Friday night, 7:30 p.m., at St. Andrew and St. Paul, you may want to hear the church choir and I Musici de Montréal in Mozart’s Requiem and Adagio and Fugue, as well as Mahler’s transcription of Beethoven’s Quartet op. 95. On the same night, the Studio de musique ancienne de Montréal will perform Victoria’s Requiem.

Saturday afternoon, if you are in the Trois-Rivières region,  harpist Valérie Milot will perform at St. James Church.

The Philadelphia Orchestra files for bankruptcy

18 April 2011

The Philadelphia Orchestra, one of the Big Five orchestras, became the first major U.S. symphony to file bankruptcy on Saturday. The board assured medias and music lovers that no concerts would be cancelled and that a restructuration plan was underway. This means that the orchestra should still make the trip to Festival de Lanaudière in July.

Not everyone in the organisation believes that this was the only way out of this $14.5 millions hole however. Many musicians of the orchestra believe in fact that Chapter 11 will harm the reputation of the orchestra and law professor David Skeel goes so far as to explain that the $140 million endowment fund could have offset the structural deficit.

You can learn more in this article by the AM Law Daily or in the Philadelphia Inquirer.

Surprise celebration

15 April 2011

I like the idea of those flashmobs, which blow away people just happening to be there at that particular instant, whether in a train station, a bookstore, a market or a food court. To watch the look of bewilderment on everyone’s face when a group starts to dance, to sing or to perform is often priceless.

To celebrate its 30th anniversary, the Orchestre métropolitain decided to add a twist to the concept yesterday, at Complexe Desjardins, on one of those seemingly boring as ever lunch hour, with the complicity of music students from the St-Luc High School. Nothing like the gold old Ode to Joy by dear Ludwig to spark things up and morph according to instrumentation or  inspiration.

What really got to me in this clip? The smile on the teenagers’ faces, quite visibly happy to have been part of this random of culture. Who said classical music was dead?

The Métropolitain celebrates its anniversary on Sunday with a concert featuring Bruckner, Vivier’s Orion and two premieres.

Leaner and Stronger

13 April 2011

Everyone has heard thousands of times the long-standing joke about opera, right? “It ain’t over until the fat lady sings.” Well, we might have to reconsider this cliché since, nowadays, most singers – like most of us really – do their very best to be slimmer and fitter. A nice plump “instrument” is not enough and deep notes require core strenght and a good cardiovascular system, which can be achieve through sports, yoga or dance.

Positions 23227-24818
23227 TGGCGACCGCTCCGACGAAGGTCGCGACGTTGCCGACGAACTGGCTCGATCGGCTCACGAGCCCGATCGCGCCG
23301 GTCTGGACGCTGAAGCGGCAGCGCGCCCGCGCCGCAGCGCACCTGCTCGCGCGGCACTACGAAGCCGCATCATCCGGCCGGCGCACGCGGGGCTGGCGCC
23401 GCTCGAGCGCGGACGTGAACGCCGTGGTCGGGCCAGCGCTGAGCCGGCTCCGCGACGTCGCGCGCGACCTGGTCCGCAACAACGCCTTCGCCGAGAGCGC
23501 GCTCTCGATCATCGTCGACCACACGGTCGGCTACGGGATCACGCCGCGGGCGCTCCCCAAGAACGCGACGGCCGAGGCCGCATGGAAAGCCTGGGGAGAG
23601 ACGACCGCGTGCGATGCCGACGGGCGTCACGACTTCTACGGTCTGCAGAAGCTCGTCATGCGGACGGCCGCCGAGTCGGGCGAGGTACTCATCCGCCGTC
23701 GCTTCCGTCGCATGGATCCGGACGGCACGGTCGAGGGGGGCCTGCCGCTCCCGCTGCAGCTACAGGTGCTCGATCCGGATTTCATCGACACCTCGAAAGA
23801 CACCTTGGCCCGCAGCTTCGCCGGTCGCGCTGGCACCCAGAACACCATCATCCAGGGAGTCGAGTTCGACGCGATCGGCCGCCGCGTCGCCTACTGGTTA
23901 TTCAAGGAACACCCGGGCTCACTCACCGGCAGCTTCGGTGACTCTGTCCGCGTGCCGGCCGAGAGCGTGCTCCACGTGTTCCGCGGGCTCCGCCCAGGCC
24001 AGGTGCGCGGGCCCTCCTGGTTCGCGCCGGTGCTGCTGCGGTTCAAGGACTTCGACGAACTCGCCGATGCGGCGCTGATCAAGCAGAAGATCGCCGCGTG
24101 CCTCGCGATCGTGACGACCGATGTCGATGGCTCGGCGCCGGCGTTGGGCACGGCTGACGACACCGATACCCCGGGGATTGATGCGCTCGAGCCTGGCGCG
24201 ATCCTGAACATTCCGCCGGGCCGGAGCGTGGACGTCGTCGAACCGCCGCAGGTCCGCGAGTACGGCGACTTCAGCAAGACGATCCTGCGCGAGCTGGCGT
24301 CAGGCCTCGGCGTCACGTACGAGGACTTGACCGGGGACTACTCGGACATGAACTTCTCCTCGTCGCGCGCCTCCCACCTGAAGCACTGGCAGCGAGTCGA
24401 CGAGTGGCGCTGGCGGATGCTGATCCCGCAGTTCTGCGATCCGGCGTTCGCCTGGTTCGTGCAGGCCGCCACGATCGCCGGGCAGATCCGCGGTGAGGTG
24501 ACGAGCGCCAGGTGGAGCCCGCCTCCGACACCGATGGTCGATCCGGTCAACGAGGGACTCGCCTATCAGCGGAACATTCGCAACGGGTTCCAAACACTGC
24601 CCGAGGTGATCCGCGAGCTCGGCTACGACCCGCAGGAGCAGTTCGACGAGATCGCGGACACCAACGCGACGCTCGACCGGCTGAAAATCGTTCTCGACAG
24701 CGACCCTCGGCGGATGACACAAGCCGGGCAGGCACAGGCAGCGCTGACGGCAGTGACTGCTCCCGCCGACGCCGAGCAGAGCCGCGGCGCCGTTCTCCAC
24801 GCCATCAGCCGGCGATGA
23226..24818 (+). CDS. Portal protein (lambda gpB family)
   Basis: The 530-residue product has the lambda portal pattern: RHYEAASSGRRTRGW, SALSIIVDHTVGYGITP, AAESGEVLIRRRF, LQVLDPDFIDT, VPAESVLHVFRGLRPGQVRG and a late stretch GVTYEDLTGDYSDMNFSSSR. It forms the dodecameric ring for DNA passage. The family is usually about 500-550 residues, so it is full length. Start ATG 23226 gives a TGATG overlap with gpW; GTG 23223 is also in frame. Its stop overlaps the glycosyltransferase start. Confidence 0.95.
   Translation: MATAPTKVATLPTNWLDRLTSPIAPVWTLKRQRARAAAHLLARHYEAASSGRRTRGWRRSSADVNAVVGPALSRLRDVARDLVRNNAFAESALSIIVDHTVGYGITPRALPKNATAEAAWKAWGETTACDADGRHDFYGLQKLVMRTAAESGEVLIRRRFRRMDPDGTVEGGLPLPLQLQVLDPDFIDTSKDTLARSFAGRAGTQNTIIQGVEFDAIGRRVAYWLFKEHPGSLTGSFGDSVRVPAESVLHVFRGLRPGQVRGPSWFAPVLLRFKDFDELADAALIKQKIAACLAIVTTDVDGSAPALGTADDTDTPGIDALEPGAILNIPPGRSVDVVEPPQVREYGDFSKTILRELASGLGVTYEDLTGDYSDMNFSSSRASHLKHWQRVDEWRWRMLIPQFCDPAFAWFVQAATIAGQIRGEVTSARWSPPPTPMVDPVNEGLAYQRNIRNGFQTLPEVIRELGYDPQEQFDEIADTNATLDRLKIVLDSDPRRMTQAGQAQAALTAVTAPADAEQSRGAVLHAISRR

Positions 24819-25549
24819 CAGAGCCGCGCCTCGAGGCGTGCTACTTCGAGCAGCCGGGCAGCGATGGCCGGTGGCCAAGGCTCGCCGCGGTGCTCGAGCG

The New York Times has an interesting article on the matter, that features interviews with Canadian singers Joseph Kaiser and Julie Boulianne. You can read it here…

Sor Juana Inés de la Cruz

11 April 2011

Well-known for exploring the oral traditions of Mediterranean cultures and the musical manuscripts of the Middle Ages, the Ensemble Constantinople launched rencently its album Early Dreams. At the very heart of this recording: a major intellectual figure symbolizes the spirit of the entire period for both Mexico and Spain:  Sor Juana Inés de la Cruz (1648–1695).

“We were overwhelmed by her impassioned poetry and texts, and the musicality of her writing made us want to bring it to life again,” says Kiya Tabassian.  Some of her poems were selected and set to music over known bass lines of the period. As part of this (re)creation project, Canadian composer Michael Oesterle wrote as well a piece for this project, Tres sonetos, a very personal reading of this famous scholar’s work.

Nicknamed by her contemporaries “the tenth muse”, Sor Juana has a very unique voice. You can learn more about her on The Sor Juana Inés de la Cruz Project.

To discover the album…